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Measurement of Pupil Diameter
Pupil size was measured using a pupillograph (CIP; Amtech GmbH, Weinheim, Germany). The device uses infrared technology with a charge coupled device–line scan camera. Measurement of pupil diameter employs the different reflection of light by iris and pupil, which enables the charge coupled device–line camera to detect the pupil margins. During measurements, the subject was sitting in front of the device with his or her chin and forehead suspended by the pupillograph to keep pupil and sensor at constant distance. The observer stood behind the device and, using a 8.9 cm video display, controlled the correct positioning of the sensors by moving them up and down or left and right until a horizontal line representing the measuring plane was placed exactly at the biggest diameter of the pupil. The resolution of the device was 0.05 mm. Each pupil diameter was the average of at least five repetitions of single measurements.
The experiments took place in a windowless room. The subjects wore sunglasses when they had to leave the laboratory, which was allowed for not more than 5 min. During intervals between pupil measurements, the light in the laboratory was kept at 13.6 lux (average of 33 single measurements in random directions throughout the room). Three minutes before pupil diameter measurements, lamps in the laboratory were turned off. The only sources of light were two computer screens; the subject’s eyes were directed in a direction opposite to these screens. The light in the room had an intensity of 0.3 lux. During the measurements the subject’s eyes were exposed to a light of 10.8 lux emitted by the pupillograph. Thirty seconds of adaptation to this light were found to be sufficient.
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Plasma Concentrations of Morphine and M6G
Four-milliliter blood samples were collected in potassium EDTA tubes before drug administration (baseline) and at 5, 10, 20, 30, 40, and 60 min; then, every 30 min until the end of the opioid infusion; then, 5, 10, 20, 30, 40, and 60 min after the infusion was stopped; and then, every 90 min until the end of the experiment. One additional blood sample was drawn at the next day. In total, 28–31 samples were obtained per subject. Plasma was separated within 15 min of blood collection (centrifugation: 10 min at 4,000 min1) and was immediately stored with quality control samples at −25°C until analysis. Morphine, M6G, and morphine-3-glucuronide (M3G) concentrations were assayed by a liquid chromatography tandem mass spectrometry method. Linearity of the calibration curve was proven from 0.5 to 2,000 ng/ml. The coefficient of correlation for all measured sequences was at least 0.99. The intraday and interday variability was less than 10%. The lower limits of quantification were 1 ng/ml for morphine and 0.05 ng/ml for M6G and M3G.
In brief, aliquots of human plasma samples were extracted by solid phase extraction with marginal modifications as described previously. 8 The eluate was analyzed for morphine, M3G, and M6G. Specifically, 50 μl internal standard (morphine-(N-methyl-d3)-6-β-D-glucuronide [Lipomed AG], 200 ng/ml H2O) was added to 200 μl plasma. The samples were buffered with 500 μl ammonium sulfate, 0.5 m (pH 9.3). Solid phase extraction was performed on a system consisting of large-volume, 100-mg sorbent Chromabond C18 extraction columns (Macherey-Nagel, Düren, Germany) attached to a Visiprep vacuum manifold (Supelco, Deisenhofen, Germany). The extraction column was activated with 3 ml methanol and 5 ml H2O. After the sample was drawn through, the column was washed with 5 ml ammonium sulfate, 5 mm (pH 9.3), followed by 200 μl H2O. The substances were eluted from the column with 1 ml methanol. The organic solvent was evaporated to dryness by a gentle stream of nitrogen at 40°C. The residue was reconstituted with 200 μl of the mobile phase. Calibration standards were prepared in drug-free human plasma and assayed at the beginning of each sequence. For control of interassay variation, spiked quality control samples in plasma were measured in each run in randomized order among samples.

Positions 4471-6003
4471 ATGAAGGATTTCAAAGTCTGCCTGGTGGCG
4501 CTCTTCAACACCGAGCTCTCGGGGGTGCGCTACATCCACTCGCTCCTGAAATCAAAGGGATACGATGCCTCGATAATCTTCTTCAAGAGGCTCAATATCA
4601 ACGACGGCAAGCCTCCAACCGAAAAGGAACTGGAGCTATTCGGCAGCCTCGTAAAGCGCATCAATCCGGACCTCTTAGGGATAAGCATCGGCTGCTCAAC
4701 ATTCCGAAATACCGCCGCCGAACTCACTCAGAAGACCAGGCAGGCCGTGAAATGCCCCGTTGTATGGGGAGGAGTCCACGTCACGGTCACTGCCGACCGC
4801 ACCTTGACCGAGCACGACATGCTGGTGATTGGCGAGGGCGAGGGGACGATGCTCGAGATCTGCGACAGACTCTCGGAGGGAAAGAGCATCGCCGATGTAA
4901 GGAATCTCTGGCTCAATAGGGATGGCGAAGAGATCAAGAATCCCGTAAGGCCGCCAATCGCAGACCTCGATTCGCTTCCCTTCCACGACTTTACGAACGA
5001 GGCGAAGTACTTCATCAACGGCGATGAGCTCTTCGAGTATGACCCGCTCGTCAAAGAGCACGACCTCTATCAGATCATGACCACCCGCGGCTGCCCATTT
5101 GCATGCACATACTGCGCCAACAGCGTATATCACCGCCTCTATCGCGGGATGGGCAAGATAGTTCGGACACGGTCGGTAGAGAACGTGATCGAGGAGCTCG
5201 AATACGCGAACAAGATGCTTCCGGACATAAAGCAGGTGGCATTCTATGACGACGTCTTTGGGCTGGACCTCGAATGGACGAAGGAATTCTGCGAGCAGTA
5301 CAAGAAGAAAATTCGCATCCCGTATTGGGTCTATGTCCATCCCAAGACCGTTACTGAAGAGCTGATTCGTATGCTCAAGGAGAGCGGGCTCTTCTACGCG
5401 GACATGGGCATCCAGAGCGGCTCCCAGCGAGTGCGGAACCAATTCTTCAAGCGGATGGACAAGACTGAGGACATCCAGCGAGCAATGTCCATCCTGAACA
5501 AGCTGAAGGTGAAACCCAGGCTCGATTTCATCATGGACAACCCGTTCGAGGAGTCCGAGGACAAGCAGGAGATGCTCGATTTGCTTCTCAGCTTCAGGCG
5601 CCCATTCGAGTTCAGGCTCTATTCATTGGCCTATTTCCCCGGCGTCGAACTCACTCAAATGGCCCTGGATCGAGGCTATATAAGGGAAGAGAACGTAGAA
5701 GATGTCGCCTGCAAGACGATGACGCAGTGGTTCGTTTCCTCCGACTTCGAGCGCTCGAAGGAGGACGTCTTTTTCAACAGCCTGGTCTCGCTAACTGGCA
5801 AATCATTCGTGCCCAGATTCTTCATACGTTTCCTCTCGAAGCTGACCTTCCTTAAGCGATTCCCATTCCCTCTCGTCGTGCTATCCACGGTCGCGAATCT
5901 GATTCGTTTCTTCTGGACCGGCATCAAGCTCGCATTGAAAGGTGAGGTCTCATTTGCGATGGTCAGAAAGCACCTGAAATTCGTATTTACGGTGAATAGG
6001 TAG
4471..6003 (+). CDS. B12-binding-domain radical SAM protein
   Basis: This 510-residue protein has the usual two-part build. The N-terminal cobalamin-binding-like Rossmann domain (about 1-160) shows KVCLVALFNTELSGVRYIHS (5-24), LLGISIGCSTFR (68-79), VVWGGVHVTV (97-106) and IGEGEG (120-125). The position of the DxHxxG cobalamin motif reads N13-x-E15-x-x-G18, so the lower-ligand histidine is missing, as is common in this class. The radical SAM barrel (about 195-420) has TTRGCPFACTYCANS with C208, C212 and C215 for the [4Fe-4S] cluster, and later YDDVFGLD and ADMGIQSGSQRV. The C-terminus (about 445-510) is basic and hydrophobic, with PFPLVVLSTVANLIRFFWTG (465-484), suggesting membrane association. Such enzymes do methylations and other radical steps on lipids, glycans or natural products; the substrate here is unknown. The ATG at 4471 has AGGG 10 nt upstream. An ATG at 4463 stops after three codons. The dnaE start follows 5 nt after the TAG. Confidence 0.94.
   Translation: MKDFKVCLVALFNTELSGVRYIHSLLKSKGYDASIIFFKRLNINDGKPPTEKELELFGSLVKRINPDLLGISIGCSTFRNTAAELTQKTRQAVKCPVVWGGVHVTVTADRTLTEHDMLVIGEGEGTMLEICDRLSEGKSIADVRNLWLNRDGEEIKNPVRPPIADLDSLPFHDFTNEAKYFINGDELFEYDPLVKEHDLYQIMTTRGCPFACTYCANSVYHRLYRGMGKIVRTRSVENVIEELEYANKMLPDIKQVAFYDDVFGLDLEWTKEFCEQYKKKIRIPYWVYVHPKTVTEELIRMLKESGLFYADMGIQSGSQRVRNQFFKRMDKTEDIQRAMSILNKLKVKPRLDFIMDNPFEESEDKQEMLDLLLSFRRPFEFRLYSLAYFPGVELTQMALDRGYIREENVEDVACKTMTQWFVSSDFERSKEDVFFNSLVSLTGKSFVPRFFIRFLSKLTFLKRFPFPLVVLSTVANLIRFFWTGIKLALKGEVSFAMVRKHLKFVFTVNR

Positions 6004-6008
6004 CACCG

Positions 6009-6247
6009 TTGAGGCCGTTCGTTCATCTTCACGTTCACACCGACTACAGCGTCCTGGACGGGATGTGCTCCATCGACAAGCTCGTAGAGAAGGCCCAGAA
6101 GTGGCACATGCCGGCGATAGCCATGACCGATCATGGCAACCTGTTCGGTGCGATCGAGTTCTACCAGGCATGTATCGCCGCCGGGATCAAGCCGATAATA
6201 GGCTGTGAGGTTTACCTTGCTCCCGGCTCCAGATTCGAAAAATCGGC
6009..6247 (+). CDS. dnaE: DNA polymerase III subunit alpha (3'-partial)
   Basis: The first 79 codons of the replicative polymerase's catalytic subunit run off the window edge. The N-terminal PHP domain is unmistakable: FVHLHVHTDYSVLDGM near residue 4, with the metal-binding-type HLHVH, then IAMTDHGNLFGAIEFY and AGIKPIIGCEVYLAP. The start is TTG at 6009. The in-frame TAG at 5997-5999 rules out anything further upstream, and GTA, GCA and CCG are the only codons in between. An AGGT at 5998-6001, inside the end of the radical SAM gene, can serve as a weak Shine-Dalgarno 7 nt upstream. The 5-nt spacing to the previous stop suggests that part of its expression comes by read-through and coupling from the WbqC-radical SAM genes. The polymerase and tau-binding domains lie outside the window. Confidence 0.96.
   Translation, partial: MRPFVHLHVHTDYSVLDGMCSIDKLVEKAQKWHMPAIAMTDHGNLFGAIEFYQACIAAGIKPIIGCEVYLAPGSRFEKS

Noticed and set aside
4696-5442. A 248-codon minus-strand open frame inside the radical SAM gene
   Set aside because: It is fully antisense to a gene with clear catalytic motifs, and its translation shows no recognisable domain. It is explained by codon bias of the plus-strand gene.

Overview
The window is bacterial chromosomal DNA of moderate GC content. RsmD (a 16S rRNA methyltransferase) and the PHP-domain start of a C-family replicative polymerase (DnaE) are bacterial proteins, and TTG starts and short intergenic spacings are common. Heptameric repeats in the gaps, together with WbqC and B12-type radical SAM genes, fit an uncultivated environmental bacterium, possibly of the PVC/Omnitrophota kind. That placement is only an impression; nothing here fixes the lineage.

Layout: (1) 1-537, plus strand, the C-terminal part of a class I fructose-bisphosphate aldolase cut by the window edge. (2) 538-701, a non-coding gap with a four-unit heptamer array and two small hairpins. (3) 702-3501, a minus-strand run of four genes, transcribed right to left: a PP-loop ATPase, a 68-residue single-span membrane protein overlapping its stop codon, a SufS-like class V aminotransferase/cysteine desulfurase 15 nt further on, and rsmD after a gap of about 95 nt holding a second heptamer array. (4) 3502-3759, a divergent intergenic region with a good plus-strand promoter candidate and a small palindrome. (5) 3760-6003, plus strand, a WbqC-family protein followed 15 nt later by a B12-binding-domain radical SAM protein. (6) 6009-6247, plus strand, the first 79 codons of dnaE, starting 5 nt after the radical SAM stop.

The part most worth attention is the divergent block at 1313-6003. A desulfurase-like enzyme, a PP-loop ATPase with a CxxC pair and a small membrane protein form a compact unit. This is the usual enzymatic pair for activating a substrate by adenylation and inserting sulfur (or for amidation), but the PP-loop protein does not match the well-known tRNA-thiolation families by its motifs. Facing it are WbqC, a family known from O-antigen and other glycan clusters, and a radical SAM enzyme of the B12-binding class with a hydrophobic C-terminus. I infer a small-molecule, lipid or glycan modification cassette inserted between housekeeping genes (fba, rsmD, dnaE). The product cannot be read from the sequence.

High-performance liquid chromatography analysis was performed using a Jasco Model No. PU-1585 pump connected to a Jasco Model No. AS-1550 autosampler (Jasco, Gross-Umstadt, Germany). Chromatographic separations were obtained under isocratic conditions using a Nucleosil C18 column (ID, 250 × 4 mm; particle size, 5 μm; pore size, 100 Å) (Macherey-Nagel, Düren, Germany). The mobile phase consisted of acetonitrile and water at a concentration of 10:90 volume/volume adjusted to pH 2.5 with formic acid. Ten microliters of the eluate was injected onto the system. The flow rate was set at 0.3 ml/min, and the run time at 20 min. M3G, M6G, and morphine eluted after 10.4, 14.3, and 16.0 min, respectively.
Mass spectrometry and tandem mass spectrometry analyses were performed on a triple quadruple mass spectrometer (API Model No. 3000®; PE Sciex, Toronto, Ontario, Canada) with a TurboIonSpray source (Perkin Elmer, Toronto, Ontario, Canada). For measurement of morphine, M3G, and M6G the positive ion mode was chosen. High-purity nitrogen was used as nebulizer, curtain, auxiliary, and collision gas. The heated turbo gas was set at 500°C. Quantitation was performed in the multiple reaction mode using nitrogen as the collision gas with collision energy of 77, 43, and 43 eV for morphine, M3G, and M6G, respectively. Precursor-to-product ion transitions of mass-to-charge ratio (m/z) 286 → 165 for morphine, m/z 462 → 286 for M3G and M6G, and m/z 465 → 289 for the internal standard morphine-(N-methyl-d3)-6-β-D-glucuronide were used for the multiple-reaction mode with a dwell time of 400 ms. Concentrations of the calibration standards, quality controls, and plasma concentrations were evaluated by Analyst software (version 1.1; PE Sciex, Toronto, Ontario, Canada).